April 7, 2015

Advice to young researchers: 'Work hard, be passionate, be optimistic'

Q&A with world-renowned pharmacology researcher Don Bers, keynote lecturer at Libin Institute April 17
Internationally recognized researcher Don Bers will deliver keynote address, Cardiac Calcium and CaMKII Signalling in Heart Failure and Arrhythmias, at a Libin Institute event April 17.

Internationally recognized researcher Don Bers will deliver the keynote address.

Calcium: It’s not just good for your bones. Just ask Don Bers, UC Davis Pharmacology Chair and Distinguished Professor, and keynote speaker at this year’s Libin Institute’s Tine Haworth Cardiovascular Research Day.

Bers, an internationally recognized researcher, will be speaking at the University of Calgary’s Health Sciences Centre in the Libin Lecture Theatre on April 17. Throughout his 35-year career, he has contributed innovative research findings and progressive methods for treating heart failure.

Q: How did you end up in research as a career?

A: As an undergraduate student, I always thought I would go into medicine, but I was enjoying research so much that I applied to graduate school instead. I ended up working in a lab where there were cardiologists also performing fundamental research to better understand mechanisms that controlled cardiac function. Discussions with them during that first year in graduate school helped convince me to concentrate on developing my research skills rather than studying medicine. Cardiovascular science had always interested me, so at that point I decided I would focus on cardiovascular research as a career path and the rest is history. 

Q: Your research focuses on calcium that controls cardiac muscle contraction. How does that affect the heart?    

A: Understanding how calcium is used by our cells and how it regulates the function of the heart has been the central theme of my research over the past three decades. Without calcium, our hearts would not function. Your heartbeat is controlled and timed by electrical occurrences carried by ions such as calcium or sodium in every heart cell. This electrical activity is what initiates every heartbeat (pumping of blood) and it turns out calcium moving in and around the cell is the critical switch that turns on heart contraction. Indeed, calcium carries an electrical current and is the molecule that turns on the contraction, but calcium must also be removed to allow the heart to relax so that it can fill with blood again for the subsequent beat.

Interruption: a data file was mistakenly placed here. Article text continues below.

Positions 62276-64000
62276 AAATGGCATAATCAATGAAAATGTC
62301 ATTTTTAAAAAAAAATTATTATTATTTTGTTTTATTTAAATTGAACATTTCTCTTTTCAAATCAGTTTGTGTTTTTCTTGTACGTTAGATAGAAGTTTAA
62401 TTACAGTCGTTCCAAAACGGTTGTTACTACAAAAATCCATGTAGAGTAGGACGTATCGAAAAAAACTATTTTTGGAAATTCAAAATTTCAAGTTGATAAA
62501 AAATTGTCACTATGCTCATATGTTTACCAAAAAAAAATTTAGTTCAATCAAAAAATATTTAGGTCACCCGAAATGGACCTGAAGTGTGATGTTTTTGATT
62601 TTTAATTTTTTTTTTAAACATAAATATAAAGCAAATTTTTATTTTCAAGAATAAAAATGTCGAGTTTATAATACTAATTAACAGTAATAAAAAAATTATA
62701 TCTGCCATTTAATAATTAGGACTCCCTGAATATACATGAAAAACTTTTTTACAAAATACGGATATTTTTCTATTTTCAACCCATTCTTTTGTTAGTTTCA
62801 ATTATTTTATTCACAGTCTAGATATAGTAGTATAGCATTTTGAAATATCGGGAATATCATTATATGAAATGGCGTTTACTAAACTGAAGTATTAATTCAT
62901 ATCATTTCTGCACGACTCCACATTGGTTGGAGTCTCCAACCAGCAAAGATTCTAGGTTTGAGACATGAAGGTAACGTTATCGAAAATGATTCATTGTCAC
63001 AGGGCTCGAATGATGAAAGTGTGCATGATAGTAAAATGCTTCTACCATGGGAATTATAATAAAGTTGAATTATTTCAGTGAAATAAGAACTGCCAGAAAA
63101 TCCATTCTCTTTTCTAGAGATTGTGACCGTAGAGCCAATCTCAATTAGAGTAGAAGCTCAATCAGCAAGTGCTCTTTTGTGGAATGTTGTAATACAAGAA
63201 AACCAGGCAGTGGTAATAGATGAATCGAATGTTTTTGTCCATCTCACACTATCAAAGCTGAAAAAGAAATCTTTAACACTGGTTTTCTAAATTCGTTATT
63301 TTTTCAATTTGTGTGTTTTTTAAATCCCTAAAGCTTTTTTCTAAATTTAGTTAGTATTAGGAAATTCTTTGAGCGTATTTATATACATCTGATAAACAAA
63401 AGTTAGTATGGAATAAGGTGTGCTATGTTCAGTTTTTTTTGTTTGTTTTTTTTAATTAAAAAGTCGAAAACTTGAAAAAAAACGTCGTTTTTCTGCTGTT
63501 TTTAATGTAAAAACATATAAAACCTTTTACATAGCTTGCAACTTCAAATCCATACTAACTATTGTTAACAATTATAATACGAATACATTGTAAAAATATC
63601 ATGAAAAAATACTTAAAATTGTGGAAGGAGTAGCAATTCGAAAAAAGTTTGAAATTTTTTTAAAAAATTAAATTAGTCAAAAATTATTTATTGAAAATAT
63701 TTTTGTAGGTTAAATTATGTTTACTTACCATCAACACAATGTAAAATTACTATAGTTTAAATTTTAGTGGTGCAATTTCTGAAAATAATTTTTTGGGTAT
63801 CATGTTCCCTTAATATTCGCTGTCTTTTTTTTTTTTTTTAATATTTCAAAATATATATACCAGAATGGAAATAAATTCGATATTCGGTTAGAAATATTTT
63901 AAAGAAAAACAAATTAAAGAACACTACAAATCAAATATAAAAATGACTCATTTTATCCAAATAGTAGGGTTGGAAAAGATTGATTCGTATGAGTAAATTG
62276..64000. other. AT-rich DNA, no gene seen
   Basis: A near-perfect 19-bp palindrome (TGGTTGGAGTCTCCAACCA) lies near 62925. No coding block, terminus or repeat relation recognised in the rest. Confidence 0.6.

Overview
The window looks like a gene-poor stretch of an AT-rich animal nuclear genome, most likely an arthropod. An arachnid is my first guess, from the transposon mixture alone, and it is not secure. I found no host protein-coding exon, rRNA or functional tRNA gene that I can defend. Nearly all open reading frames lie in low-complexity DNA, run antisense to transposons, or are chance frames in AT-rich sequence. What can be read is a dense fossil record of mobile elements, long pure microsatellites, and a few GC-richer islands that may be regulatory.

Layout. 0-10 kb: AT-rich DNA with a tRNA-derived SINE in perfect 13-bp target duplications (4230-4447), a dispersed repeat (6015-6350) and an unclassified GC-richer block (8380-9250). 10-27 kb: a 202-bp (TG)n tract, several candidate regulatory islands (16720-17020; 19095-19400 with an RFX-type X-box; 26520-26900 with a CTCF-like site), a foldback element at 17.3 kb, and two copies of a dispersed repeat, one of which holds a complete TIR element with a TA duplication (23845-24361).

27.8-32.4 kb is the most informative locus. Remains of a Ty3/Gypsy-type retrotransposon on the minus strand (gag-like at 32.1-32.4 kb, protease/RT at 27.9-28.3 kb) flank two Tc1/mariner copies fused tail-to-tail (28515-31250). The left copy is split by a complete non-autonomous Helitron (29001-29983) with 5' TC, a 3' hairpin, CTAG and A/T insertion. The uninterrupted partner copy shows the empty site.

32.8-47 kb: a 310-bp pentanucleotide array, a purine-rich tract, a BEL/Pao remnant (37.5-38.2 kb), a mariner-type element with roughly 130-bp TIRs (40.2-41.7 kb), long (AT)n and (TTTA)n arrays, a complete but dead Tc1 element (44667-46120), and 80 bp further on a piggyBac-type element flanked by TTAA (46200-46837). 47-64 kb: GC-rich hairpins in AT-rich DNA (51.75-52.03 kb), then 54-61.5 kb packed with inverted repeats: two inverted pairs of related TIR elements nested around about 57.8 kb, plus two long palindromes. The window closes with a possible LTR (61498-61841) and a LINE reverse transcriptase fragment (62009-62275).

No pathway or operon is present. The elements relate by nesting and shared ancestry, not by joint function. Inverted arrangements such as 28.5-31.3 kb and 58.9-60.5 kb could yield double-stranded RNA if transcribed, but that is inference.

Q: How does your research help people?

A: Our work has provided a detailed quantitative and mechanistic framework to better understand how calcium and electrical signalling functions in the normal and diseased heart. This created a mechanistic foundation for some novel gene therapy approaches, experimental at this stage, which may be beneficial in the treatment of heart failure. Cardiologists used to think that arrhythmias (irregular heartbeats) of the heart were purely electrical defects, requiring electrical treatments. However, in the past 15 years, in part due to our work, there is a wide appreciation that arrhythmias can be caused by calcium mishandling in cardiac muscle cells and that has broadened therapeutic strategies to deal with cardiac arrhythmias.  

Q: What is your ultimate research goal?

A: My specific research goals always change because each research question we answer raises new ones. Research progress is collective and it is how the pieces fit together that advances the science. My big target goal, in the long run, is how we collectively figure out better ways to understand and treat heart disease.

Q: Tell me about your teaching experience and your favourite thing about being with students.

A: I teach medical, graduate, and post-doctoral students as well as mentoring junior faculty. Each level is enjoyable as I get to teach different skill sets. With medical students I teach foundational sciences related to the practices of medicine; with graduate students it’s all about developing problem-solving skills; and post-doctoral students and junior faculty I assist with their research to ensure they can reach their full potential. It is always rewarding for me to interact with trainees at different levels and help them understand concepts that will assist with their career development.

Q: What’s the best piece of advice you would give to an up-and-coming researcher?

A: Work hard, be passionate, and be optimistic.

Q: What’s the newest and most exciting thing in cardiovascular research?

The way cardiovascular research has become so collective has led to several parallel strategies to approach treatment for cardiovascular disease, including regenerative and gene therapeutics and smarter pharmaceuticals for more targeted and personalized medicine. The ability to pursue these multiple avenues of investigation of different scientific strategies and innovative tools will accelerate translational medicine. It is an exciting time in biomedical sciences and the combination of deeper mechanistic understanding of diseases, technological advances, and synergistic multidisciplinary approaches create great opportunities for scientific and therapeutic revelations.

This is a free event open to everyone with an interest in cardiac sciences. Don Bers’ presentation will be on Cardiac Calcium and CaMKII Signalling in Heart Failure and Arrhythmias.